The momentous decision in the judicial review case brought by Russian broadcaster RT against Ofcom has not been given the attention it deserves. Hardly surprising in some ways because it was published on 27 March, five days into the UK’s coronavirus lockdown. The case dates back to the poisoning of Sergey and Yulia Skripal (pictured) in Salisbury in March 2018 and RT’s coverage of that event. SM&B Consultant and former Ofcom executive Trevor Barnes explains why the judgement is important.
It is a landmark decision because the review was the first time the courts have considered Ofcom’s application of its powers to regulate due impartiality and impose a fine for breach of the due impartiality (or indeed other Broadcasting Code) rules. I recommend all lawyers and compliance staff interested in due impartiality and freedom of expression to at least skim read the judgment.
After a lengthy investigation, at the end of 2018 Ofcom found that seven of RT’s programmes breached the due impartiality rules. Most concerned RT’s coverage of the Skripal poisoning (because the broadcaster did not in Ofcom’s view represent adequately the UK Government view that Russia was responsible), a couple dealt with Western involvement in the conflict in Syria, and one criticised the government of Ukraine. Ofcom then imposed an enormous £200,000 fine on RT, arguing that the breaches were serious and repeated because they all occurred during a period of weeks and the majority concerned ‘major matters’ (ie issues which required a higher level of due impartiality – see Broadcasting Code Rules 5.11 and 5.12).
In summary RT challenged Ofcom’s seven breach decisions because the regulator did not take account at all of the ‘dominant media narrative’ (eg in the case of the Skripals’ poisoning, the widespread view inferred from the evidence and widely broadcast on most Western media outlets that Russia WAS responsible), and sufficiently of other programmes on RT. In particular, where a programme is about a ‘major’ issue of controversy the Code requires any broadcast providing the alternative viewpoint to be ‘clearly linked AND [emphasis added] timely’ (Rule 5.12). In reaching its decisions, Ofcom took no regard of other RT broadcasts which were not clearly linked to the ones which contravened the Code and shown close enough to them. RT said Ofcom’s approach was unlawful.
On the sanction, RT argued it was disproportionate for a number of reasons but principally because it was five times higher than any previous fine imposed on an Ofcom licensee for breaching the due impartiality rules.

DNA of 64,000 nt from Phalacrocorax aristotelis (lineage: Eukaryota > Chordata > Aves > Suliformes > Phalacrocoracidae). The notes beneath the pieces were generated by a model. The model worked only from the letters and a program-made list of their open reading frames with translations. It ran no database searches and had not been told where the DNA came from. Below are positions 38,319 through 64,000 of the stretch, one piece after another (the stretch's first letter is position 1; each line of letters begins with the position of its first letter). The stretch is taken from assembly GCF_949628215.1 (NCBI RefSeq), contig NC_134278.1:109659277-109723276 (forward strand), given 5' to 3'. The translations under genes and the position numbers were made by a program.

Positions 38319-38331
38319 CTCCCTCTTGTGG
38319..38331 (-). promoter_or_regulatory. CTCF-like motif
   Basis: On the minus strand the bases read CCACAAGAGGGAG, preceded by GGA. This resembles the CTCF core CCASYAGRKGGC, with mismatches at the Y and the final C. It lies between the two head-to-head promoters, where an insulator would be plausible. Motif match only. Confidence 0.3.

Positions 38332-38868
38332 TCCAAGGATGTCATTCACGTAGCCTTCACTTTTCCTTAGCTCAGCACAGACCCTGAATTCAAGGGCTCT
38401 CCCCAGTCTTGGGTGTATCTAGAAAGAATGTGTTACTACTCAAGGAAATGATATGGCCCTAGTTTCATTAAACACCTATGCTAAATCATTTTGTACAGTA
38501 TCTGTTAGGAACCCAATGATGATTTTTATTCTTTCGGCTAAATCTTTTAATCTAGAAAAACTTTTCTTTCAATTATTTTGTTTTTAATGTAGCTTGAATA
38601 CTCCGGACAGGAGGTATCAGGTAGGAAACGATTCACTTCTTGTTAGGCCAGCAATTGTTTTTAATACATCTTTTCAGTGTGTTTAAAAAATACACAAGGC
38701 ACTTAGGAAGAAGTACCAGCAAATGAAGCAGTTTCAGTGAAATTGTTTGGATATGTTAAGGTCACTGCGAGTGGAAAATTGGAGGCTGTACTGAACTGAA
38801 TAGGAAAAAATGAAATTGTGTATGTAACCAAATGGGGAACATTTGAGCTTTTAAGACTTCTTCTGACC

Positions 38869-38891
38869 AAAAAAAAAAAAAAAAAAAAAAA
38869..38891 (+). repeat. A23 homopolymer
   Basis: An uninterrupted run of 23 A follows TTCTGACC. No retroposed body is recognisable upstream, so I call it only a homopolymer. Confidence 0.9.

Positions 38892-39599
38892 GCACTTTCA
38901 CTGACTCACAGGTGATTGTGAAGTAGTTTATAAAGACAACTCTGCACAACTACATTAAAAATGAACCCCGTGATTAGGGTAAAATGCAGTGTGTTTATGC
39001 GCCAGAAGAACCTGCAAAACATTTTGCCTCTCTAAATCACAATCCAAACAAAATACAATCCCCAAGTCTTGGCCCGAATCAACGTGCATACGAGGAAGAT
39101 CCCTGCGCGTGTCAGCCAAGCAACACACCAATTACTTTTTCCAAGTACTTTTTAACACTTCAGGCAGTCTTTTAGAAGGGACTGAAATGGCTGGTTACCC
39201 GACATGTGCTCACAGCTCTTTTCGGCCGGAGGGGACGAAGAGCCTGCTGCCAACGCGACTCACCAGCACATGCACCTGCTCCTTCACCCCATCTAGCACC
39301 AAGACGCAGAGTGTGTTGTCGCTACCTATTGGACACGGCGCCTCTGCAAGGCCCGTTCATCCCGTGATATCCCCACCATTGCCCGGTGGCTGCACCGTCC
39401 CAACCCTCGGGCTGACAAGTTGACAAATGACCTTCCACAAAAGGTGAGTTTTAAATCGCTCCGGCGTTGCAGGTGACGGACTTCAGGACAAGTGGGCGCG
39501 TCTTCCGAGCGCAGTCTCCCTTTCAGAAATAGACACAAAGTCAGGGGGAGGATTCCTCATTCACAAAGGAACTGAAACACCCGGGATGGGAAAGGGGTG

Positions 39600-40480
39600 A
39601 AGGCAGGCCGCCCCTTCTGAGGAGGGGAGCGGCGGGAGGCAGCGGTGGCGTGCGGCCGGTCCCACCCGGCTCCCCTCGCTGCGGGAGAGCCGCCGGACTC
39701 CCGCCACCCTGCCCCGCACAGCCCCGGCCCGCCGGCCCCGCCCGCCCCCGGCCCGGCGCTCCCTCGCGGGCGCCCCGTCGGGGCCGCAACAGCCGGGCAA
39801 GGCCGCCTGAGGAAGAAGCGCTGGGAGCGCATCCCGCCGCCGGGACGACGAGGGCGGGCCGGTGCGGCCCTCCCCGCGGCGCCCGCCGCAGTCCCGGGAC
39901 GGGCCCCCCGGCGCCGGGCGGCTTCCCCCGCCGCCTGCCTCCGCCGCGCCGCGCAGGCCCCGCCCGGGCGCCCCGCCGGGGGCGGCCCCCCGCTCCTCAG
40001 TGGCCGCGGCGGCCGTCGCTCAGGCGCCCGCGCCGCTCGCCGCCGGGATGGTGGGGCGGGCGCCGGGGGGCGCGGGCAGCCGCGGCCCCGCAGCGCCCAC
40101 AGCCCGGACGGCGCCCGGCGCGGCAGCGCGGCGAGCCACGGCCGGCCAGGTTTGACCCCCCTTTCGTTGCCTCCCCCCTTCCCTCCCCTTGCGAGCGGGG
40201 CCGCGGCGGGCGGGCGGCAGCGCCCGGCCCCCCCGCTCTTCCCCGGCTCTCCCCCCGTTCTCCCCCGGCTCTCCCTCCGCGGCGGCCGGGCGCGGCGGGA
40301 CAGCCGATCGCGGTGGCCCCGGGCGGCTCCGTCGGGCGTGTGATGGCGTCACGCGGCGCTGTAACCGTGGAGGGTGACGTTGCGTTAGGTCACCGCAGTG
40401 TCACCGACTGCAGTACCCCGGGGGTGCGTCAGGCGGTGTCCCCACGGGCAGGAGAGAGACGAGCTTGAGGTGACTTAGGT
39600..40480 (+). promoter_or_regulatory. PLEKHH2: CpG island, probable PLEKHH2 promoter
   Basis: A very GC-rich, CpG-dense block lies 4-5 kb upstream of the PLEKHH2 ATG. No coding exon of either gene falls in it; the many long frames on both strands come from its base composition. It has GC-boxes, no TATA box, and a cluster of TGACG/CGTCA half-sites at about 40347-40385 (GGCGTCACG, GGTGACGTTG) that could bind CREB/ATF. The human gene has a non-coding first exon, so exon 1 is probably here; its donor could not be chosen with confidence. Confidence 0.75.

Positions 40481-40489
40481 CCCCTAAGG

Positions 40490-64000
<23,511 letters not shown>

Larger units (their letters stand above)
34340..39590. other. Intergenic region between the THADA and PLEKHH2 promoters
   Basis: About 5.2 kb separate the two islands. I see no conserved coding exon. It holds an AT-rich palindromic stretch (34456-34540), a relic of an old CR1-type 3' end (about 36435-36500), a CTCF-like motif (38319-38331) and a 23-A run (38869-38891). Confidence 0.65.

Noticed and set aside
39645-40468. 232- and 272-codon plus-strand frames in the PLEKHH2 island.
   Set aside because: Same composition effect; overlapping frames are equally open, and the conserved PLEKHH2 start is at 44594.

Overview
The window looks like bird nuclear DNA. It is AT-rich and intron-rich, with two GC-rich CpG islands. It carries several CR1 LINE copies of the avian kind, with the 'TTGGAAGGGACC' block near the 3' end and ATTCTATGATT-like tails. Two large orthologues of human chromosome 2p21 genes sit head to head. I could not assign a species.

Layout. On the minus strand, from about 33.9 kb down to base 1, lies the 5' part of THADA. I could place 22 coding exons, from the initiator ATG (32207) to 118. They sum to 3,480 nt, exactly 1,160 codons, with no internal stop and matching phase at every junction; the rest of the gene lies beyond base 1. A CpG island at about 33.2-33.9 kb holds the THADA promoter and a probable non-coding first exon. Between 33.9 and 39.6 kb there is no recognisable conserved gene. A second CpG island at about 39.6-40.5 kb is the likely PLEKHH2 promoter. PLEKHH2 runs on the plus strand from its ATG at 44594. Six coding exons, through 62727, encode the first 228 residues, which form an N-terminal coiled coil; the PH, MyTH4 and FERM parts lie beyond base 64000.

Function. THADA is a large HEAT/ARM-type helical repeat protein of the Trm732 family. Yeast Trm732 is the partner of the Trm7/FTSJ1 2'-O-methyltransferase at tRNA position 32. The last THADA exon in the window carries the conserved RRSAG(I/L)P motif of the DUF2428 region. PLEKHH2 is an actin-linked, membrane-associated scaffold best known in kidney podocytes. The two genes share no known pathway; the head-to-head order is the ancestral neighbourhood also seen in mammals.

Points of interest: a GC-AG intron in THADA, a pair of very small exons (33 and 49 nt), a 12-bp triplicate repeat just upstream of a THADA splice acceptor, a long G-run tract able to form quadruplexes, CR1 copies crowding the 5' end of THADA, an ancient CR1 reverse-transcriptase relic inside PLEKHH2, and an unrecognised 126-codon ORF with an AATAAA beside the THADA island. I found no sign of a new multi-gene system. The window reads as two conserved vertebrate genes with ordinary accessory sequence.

The Divisional Court hearing the review was high-powered: a tribunal consisting of the President of the Queen’s Bench Division (Dame Victoria Sharp) and Lord Justice Dingemans – not just a single High Court judge as is normal. It took an unusually long five months for the decision to be handed down. Clearly the court wished to demonstrate that it took the case seriously.
The judgment was an all out win for Ofcom. It demonstrated yet again how difficult it is to succeed in a judicial challenge against the decision of a specialist regulator unless it has failed to comply with its own procedures or due process.
The important practical point for media lawyers and compliance advisers to note is that the court supported the way Ofcom have been applying the due impartiality rules in recent years ie taking account of ‘context’, but not to the extent of having regard to programmes broadcast on other channels, or programmes on the same channel arguably providing the alternative viewpoint but which are not editorially or clearly linked and sufficiently ‘timely’.
It is easy to appreciate why the court reached its decision about the breaches. Not least it would be impractical when investigating a due impartiality case for Ofcom to collect evidence and take account of the ‘dominant media narrative’.
The judgment on the sanction however is more troubling. There are good arguments that the fine of £200,000 was disproportionate. Ofcom did record seven Code breaches over a short period. But these were not contraventions involving say hate speech or causing financial or medical harm to viewers. They concerned due impartiality. This was the first proper statutory sanction imposed on the licensee. It was much, much higher than that ever imposed before for due impartiality contraventions.
As Ofcom acknowledged, RT has since improved its compliance considerably (Ofcom has opened no new standards investigations into the channel since these cases). But most importantly, a fine of this magnitude – imposed for a first offence – has a very significant potential chilling effect on the broadcast media in the pivotal area of political speech. Arguably a fine of – for the sake of argument – £100,000 would have been sufficient in these circumstances to deter RT and other licensees.
Clearly considerable discretion must be given to a specialist regulator when imposing a fine. But some may fear the decision of the court on sanction sends a potentially concerning message to Ofcom on standards breaches involving significant freedom of expression issues: it is free to impose pretty much any level of financial penalty it wishes, despite the potentially serious chilling effects, provided it follows its procedures and due process. Some broadcasters and others who have been arguing tough action has been long overdue against RT may be cheering this court decision on sanction from the sidelines now. But they may regret their enthusiasm if Ofcom is encouraged by this court decision to impose a disproportionate fine against them or their favourite channel or controversial programme.
Of course RT may still appeal and win. But for the moment the Divisional Court decision is the law.